The small gold mining town of Waihi is divided over a global "school strike for climate" which has now drawn in children at kindergarten as well as local schools.
Waihi Kindergarten head teacher Kate Mullaney said most of her preschool children would join up to 200 students from Waihi College and local primary schools on a march through the town next Friday to meet Hauraki District Mayor John Tregidga.
"They will have the opportunity to stand and deliver artwork or letters or poetry, depending on the age of the children," she said.
"No one has pulled their kids out. We have said it's totally optional, kindy will be available.
"We have put it down as an all-kindy excursion so parents have the option to come with their children."
The School Strike 4 Climate NZ now lists 22 events on March 15 from Russell to Invercargill, joining a global day of action that was inspired by a 15-year-old Swedish schoolgirl Greta Thunberg, who decided last August to stay away from school until Swedish elections on September 9.
Auckland students will rally in Aotea Square at midday to hear from students, artists, scientists and Sir Peter Blake Trust environmental programme manager Jacob Anderson.
Wellington students will meet at Civic Square at 10am and march to Parliament.
In Waihi, the strike has caused heated debate on a local community Facebook page.
"Are they their own ideas or what parents have fed into them?" asked one retired man who asked to be anonymous when contacted.
Another retiree, Merv Robertson, posted: "It's a nonsense and just plain wrong! Most of the kids will have no idea what they are protesting."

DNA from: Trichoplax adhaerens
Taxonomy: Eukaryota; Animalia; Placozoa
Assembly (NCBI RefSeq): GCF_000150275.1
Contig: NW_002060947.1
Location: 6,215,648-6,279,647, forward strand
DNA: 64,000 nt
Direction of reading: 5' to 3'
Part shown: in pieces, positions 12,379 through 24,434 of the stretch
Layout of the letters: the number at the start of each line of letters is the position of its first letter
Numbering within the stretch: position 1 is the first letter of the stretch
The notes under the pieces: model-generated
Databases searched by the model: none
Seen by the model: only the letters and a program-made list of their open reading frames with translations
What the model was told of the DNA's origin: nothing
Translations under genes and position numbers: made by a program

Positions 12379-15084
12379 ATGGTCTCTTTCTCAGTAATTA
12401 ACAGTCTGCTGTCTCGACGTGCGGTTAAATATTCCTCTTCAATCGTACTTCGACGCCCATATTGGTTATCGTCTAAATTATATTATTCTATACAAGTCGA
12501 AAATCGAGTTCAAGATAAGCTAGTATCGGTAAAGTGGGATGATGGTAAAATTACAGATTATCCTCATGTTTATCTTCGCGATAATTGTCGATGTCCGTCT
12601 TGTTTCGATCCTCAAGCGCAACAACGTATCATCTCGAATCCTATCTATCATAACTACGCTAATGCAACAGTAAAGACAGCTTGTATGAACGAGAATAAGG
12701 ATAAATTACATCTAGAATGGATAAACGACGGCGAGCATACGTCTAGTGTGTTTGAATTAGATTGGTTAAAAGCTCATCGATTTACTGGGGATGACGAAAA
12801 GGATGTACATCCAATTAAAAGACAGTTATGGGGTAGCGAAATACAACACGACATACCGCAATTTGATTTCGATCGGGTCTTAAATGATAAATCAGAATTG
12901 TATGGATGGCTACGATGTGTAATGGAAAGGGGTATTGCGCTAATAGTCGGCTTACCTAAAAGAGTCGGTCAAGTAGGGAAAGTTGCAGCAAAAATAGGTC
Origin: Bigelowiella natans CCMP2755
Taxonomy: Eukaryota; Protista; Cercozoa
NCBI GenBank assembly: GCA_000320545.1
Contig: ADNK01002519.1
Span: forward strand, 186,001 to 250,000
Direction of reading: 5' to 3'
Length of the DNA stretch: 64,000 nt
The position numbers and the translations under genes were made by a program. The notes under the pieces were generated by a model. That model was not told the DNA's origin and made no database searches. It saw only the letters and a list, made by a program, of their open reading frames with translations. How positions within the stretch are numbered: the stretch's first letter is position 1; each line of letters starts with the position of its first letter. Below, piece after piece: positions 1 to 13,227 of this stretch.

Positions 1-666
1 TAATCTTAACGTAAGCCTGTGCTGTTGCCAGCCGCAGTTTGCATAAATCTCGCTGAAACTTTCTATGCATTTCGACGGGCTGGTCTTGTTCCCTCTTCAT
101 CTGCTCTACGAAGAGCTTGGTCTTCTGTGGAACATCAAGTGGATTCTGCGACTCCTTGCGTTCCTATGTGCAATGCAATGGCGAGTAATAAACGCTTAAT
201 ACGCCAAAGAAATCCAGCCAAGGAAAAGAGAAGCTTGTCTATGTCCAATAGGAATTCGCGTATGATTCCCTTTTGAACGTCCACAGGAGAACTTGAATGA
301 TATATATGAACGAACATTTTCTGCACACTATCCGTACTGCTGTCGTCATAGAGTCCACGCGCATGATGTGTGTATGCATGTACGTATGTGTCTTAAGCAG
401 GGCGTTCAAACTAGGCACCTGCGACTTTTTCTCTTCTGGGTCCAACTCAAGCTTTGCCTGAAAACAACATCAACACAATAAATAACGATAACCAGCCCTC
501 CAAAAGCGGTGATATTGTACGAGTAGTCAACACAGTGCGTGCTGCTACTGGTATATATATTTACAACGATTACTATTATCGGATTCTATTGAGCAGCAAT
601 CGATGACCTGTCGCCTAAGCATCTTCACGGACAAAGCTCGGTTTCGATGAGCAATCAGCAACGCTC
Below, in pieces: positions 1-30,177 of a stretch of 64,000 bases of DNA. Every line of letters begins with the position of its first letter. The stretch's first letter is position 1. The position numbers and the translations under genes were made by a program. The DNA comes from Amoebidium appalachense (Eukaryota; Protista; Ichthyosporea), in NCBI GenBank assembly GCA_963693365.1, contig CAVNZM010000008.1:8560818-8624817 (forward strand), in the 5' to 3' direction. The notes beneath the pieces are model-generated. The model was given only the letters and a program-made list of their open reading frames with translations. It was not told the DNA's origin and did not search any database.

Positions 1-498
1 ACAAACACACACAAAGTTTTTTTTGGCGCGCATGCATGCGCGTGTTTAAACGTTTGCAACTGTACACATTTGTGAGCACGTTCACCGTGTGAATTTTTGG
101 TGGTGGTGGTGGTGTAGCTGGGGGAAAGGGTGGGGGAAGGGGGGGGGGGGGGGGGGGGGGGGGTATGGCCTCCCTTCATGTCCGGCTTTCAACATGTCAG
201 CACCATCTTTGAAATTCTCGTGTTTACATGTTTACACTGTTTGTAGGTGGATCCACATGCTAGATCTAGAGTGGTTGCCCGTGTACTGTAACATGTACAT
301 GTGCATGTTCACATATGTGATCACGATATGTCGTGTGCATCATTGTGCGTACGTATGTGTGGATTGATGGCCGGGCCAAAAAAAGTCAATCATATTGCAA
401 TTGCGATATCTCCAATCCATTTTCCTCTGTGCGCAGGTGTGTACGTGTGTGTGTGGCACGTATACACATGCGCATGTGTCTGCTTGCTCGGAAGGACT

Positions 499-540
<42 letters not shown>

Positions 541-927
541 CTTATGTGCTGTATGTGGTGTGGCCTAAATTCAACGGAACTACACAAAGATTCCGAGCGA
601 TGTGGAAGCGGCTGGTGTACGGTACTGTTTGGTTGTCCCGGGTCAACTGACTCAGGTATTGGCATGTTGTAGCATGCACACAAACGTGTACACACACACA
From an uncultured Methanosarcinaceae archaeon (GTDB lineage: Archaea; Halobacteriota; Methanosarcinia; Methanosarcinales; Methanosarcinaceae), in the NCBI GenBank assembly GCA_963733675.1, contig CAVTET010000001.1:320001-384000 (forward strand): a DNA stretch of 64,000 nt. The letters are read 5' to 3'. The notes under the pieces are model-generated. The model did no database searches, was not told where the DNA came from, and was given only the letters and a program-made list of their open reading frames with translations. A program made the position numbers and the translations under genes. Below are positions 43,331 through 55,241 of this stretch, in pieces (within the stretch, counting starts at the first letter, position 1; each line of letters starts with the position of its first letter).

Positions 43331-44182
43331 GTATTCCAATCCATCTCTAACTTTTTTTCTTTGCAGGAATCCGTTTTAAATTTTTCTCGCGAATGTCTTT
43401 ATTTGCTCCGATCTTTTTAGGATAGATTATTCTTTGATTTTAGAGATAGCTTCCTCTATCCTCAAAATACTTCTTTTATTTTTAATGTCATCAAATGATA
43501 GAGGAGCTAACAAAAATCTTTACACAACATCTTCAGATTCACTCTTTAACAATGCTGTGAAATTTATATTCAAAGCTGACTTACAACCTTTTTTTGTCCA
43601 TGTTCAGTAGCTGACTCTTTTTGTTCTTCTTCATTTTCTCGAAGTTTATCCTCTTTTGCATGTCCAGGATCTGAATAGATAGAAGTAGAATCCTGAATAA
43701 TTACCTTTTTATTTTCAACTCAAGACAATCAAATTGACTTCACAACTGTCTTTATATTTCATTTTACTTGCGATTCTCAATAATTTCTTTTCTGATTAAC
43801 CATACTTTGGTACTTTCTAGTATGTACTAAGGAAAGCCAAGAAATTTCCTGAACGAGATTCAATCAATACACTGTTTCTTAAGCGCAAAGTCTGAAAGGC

"If it's climate change or any other topic, they can learn from both sides of the story, and later on when they are ready they can make their own minds up," he told the Weekend Herald.
The Hauraki Council's Waihi ward chairman Max McLean, a retired teacher, urged the students to get involved in cleaning up local rivers or other environmental work rather than just going on a march.
"Most of what I've heard people saying is what a stupid waste of time!" he said.
"I said I don't think it's a waste of time if something else happens. If the kids don't come up with something I'll be going down there and suggesting something else they could do."
Waihi College head girl Amy Magyar, 17, who was taught by Mullaney at kindergarten and is helping to organise the march, said she had been involved in environmental issues "since day one" and leapt at the chance to join the global school movement.
"Being from a mining town, it definitely is a touchy topic," she said.
"The initial response was mixed. There were some people who their beliefs are different about climate change and they think it's a natural thing going on, and they were quite upset about students missing school.
"But the more we as students put ourselves out there and told them it's not our parents in our ears, we have our own opinions, that clarified it a lot and that got a bit more fair."
She was upset that some parents thought the students should only be learning about the issue, because she had been learning about it since kindergarten. She is studying geography and has visited glaciers that are melting.
"There is only so much educating you can do before you actually say no, that didn't work, we need to do something else!" she said.
Another Waihi ward councillor Duncan Smeaton, a 69-year-old dairy farmer, said he supported the students and felt every sector should play a part in stabilising the climate.
"Every time we hop in the car and drive somewhere or consume stuff, we are all part of the problem," he said. "We have to all play a part in finding a solution."